Following steps of some countries like China, Canada and Egypt, the Central Bank of Nigeria (CBN) on February 5, 2021, issued a circular to banks and other financial institutions, instructing them to refrain from transacting in cryptocurrencies and enabling payment for cryptocurrency exchanges.
The apex bank also ordered all banks and other financial institutions to identify and terminate the accounts of people or businesses that deal in or run cryptocurrency exchanges.
Critics have suggested that cryptocurrencies have the potential to undermine the existing financial infrastructure systems, and governments around the world, including Nigeria, have kept a wary watch on these currencies.
As with most CBN directives, the news was received with mixed reactions, with many analysts expressing concern about the possible detrimental impact it may have on the country’s cryptocurrency sector and financial technology innovations.
However, the CBN’s announcement of the ban wasn’t an unexpected development as the regulator had earlier in 2017 expressed its disapproval of the digital currency and subsequently issued a stern warning.
But the instruction was optional at the time. Banks were still permitted by the CBN to transact and interact with crypto firms, but only at their own risk.
That changed in 2021, but not in the way most people expected. Rather than the friendlier restrictions that many had hoped for, the regulator opted for an outright ban on crypto transactions in the country.
The apex bank, to the surprise of many, enforced a ban and vehemently warned both people and banks against indulging in its sale and circulation. According to the regulator, it can’t guarantee users’ safety and, as such, can’t protect Nigerians nor recover any losses incurred from dealing in them.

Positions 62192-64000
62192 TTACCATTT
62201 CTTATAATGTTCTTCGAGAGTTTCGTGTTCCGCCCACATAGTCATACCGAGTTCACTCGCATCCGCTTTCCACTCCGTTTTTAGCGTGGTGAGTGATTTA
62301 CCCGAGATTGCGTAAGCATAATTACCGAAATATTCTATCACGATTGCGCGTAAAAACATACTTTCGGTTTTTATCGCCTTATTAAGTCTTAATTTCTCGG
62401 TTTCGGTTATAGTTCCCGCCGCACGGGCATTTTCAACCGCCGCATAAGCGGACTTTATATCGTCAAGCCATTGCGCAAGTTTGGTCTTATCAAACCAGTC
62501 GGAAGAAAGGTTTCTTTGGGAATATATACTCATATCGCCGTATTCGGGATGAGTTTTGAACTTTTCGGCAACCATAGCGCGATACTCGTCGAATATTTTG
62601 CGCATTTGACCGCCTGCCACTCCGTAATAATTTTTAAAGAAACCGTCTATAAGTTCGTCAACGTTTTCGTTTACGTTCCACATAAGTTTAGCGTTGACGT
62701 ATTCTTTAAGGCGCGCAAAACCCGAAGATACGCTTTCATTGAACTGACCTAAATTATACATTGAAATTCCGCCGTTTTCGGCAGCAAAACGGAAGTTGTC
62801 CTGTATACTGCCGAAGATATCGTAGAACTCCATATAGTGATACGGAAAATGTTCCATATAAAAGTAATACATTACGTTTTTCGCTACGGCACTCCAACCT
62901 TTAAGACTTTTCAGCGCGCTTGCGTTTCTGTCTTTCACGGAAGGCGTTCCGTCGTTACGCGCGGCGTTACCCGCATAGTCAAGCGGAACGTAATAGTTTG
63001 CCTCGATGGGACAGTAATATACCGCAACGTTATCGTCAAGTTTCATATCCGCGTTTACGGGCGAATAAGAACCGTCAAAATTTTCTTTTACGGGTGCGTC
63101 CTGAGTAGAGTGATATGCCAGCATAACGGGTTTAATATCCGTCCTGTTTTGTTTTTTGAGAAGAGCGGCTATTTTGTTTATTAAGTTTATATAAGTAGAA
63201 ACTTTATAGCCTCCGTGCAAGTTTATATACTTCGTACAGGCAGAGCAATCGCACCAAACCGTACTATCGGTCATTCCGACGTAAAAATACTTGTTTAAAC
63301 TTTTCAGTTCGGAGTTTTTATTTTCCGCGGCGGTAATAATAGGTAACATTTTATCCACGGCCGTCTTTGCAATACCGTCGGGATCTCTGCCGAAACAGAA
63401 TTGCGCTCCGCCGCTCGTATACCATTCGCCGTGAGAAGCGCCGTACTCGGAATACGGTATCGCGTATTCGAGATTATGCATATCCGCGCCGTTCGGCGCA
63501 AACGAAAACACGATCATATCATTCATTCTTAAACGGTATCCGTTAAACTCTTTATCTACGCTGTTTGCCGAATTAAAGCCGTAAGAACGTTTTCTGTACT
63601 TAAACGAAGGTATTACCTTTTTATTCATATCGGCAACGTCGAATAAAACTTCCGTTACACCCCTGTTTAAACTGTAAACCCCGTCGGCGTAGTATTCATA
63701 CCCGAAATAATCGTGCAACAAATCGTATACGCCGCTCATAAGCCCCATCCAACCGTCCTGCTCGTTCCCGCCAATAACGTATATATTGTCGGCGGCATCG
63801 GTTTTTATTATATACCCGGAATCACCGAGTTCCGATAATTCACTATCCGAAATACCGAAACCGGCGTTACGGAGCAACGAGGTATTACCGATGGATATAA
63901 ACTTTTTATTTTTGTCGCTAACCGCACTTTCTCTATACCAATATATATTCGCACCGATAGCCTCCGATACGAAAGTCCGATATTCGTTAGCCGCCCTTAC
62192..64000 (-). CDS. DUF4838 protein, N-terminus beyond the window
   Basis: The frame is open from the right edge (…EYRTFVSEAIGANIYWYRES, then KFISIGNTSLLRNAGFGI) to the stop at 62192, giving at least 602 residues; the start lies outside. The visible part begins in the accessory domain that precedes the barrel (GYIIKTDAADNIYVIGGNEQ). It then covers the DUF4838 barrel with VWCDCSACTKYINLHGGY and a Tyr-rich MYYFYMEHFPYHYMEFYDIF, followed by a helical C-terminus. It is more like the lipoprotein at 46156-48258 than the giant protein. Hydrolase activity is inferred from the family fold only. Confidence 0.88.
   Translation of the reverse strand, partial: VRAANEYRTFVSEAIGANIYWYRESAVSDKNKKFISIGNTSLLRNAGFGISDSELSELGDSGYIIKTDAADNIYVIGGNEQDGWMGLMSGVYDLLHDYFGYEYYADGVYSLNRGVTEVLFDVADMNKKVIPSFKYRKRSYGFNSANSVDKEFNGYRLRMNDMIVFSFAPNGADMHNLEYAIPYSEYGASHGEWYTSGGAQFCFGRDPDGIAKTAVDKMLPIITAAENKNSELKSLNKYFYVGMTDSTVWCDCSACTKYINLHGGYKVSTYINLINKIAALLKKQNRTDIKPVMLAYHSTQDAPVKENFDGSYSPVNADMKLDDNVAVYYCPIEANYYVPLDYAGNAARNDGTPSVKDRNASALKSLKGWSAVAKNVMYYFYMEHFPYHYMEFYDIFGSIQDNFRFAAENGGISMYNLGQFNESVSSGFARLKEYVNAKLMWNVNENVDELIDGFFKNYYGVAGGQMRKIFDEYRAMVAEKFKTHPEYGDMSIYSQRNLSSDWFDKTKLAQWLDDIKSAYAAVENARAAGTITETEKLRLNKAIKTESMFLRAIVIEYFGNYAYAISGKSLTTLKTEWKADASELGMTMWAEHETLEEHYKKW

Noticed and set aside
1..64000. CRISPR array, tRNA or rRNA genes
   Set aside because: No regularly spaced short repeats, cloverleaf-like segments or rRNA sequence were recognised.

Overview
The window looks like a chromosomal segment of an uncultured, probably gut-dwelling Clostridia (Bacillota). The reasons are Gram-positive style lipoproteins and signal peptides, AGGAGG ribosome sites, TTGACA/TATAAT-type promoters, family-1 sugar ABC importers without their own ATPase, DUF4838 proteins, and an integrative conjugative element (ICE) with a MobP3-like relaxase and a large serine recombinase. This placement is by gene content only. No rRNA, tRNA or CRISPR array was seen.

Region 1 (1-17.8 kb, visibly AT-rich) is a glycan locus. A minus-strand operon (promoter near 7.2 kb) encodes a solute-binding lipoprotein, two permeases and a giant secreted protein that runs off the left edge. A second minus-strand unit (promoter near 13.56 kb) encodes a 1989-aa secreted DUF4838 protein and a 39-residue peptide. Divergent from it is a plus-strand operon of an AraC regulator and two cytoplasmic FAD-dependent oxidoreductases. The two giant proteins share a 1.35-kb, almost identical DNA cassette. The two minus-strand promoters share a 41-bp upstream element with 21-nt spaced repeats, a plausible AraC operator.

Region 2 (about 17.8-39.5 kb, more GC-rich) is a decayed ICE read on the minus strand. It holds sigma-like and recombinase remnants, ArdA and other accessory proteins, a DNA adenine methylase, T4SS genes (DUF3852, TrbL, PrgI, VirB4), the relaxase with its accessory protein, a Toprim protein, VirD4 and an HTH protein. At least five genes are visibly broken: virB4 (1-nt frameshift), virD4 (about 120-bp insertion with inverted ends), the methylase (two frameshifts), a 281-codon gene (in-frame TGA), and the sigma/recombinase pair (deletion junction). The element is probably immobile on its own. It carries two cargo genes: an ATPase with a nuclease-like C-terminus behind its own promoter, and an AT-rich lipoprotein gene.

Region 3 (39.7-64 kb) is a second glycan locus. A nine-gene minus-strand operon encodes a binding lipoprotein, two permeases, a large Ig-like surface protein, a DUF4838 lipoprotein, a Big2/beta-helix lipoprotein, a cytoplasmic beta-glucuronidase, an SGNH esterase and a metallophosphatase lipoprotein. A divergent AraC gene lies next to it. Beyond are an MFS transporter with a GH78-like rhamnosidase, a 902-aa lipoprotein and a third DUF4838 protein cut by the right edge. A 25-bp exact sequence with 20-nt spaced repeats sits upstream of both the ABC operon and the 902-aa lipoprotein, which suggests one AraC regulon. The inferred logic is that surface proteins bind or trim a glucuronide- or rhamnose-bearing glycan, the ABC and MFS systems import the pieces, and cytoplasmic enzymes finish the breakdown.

Intervention by the Nigerian Senate
Days after the crypto ban, the Senate summoned the Governor of the Central Bank of Nigeria, Godwin Emefiele, and the Securities Exchange Commission for an explanation.
The Senate asked the Federal Regulator and the Securities and Exchange Commission to brief its Committees on Banking, Insurance, and Other Financial Institutions, ICT and Cybercrime, and Capital Markets on the opportunities and threats of cryptocurrency to the nation’s economy and security, and to report back within two weeks.
According to the senate, the information provided at the meeting by both regulatory organizations will help it “evaluate the prospects and hazards of cryptocurrencies on the nation’s economy and security”.
The Senate’s involvement meant that there was hope for a reversal, but it has yet to materialize even after a year.
A spike in P2P trading
Crypto trading organizations have been some of the biggest beneficiaries of the ban as they saw a large increase in business as Nigerians shifted their bitcoin transactions to peer-to-peer (P2P) exchanges. The P2P exchange is merely a marketplace that connects buyers and sellers.
In less than a week after the CBN issued a directive prohibiting banks from engaging in any crypto-related activity, crypto enthusiasts in the nation appeared to have moved on from the prohibition and began looking for methods to circumvent the CBN’s restrictions and profit from the expanding crypto market.